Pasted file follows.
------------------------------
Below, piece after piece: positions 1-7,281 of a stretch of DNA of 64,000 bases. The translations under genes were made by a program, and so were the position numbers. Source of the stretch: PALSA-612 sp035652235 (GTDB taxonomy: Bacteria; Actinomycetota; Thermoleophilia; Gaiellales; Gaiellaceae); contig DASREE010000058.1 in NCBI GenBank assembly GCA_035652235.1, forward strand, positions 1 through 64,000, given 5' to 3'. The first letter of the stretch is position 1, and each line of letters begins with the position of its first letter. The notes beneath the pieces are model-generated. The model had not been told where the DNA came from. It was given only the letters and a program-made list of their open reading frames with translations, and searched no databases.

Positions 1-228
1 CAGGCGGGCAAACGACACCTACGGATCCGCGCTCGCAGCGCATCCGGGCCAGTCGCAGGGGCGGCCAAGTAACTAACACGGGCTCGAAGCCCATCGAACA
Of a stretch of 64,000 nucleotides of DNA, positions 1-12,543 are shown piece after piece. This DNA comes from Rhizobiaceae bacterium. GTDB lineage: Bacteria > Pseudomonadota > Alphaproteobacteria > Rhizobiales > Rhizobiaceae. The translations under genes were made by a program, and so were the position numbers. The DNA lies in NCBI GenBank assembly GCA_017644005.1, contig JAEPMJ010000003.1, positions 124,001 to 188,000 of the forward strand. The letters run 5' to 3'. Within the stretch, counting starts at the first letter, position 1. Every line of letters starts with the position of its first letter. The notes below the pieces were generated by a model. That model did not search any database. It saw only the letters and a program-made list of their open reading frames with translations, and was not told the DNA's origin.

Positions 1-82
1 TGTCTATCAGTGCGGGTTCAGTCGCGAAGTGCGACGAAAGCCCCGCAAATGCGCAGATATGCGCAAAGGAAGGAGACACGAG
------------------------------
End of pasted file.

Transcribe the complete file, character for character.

Below, piece after piece: positions 1-7,281 of a stretch of DNA of 64,000 bases. The translations under genes were made by a program, and so were the position numbers. Source of the stretch: PALSA-612 sp035652235 (GTDB taxonomy: Bacteria; Actinomycetota; Thermoleophilia; Gaiellales; Gaiellaceae); contig DASREE010000058.1 in NCBI GenBank assembly GCA_035652235.1, forward strand, positions 1 through 64,000, given 5' to 3'. The first letter of the stretch is position 1, and each line of letters begins with the position of its first letter. The notes beneath the pieces are model-generated. The model had not been told where the DNA came from. It was given only the letters and a program-made list of their open reading frames with translations, and searched no databases.

Positions 1-228
1 CAGGCGGGCAAACGACACCTACGGATCCGCGCTCGCAGCGCATCCGGGCCAGTCGCAGGGGCGGCCAAGTAACTAACACGGGCTCGAAGCCCATCGAACA
Of a stretch of 64,000 nucleotides of DNA, positions 1-12,543 are shown piece after piece. This DNA comes from Rhizobiaceae bacterium. GTDB lineage: Bacteria > Pseudomonadota > Alphaproteobacteria > Rhizobiales > Rhizobiaceae. The translations under genes were made by a program, and so were the position numbers. The DNA lies in NCBI GenBank assembly GCA_017644005.1, contig JAEPMJ010000003.1, positions 124,001 to 188,000 of the forward strand. The letters run 5' to 3'. Within the stretch, counting starts at the first letter, position 1. Every line of letters starts with the position of its first letter. The notes below the pieces were generated by a model. That model did not search any database. It saw only the letters and a program-made list of their open reading frames with translations, and was not told the DNA's origin.

Positions 1-82
1 TGTCTATCAGTGCGGGTTCAGTCGCGAAGTGCGACGAAAGCCCCGCAAATGCGCAGATATGCGCAAAGGAAGGAGACACGAG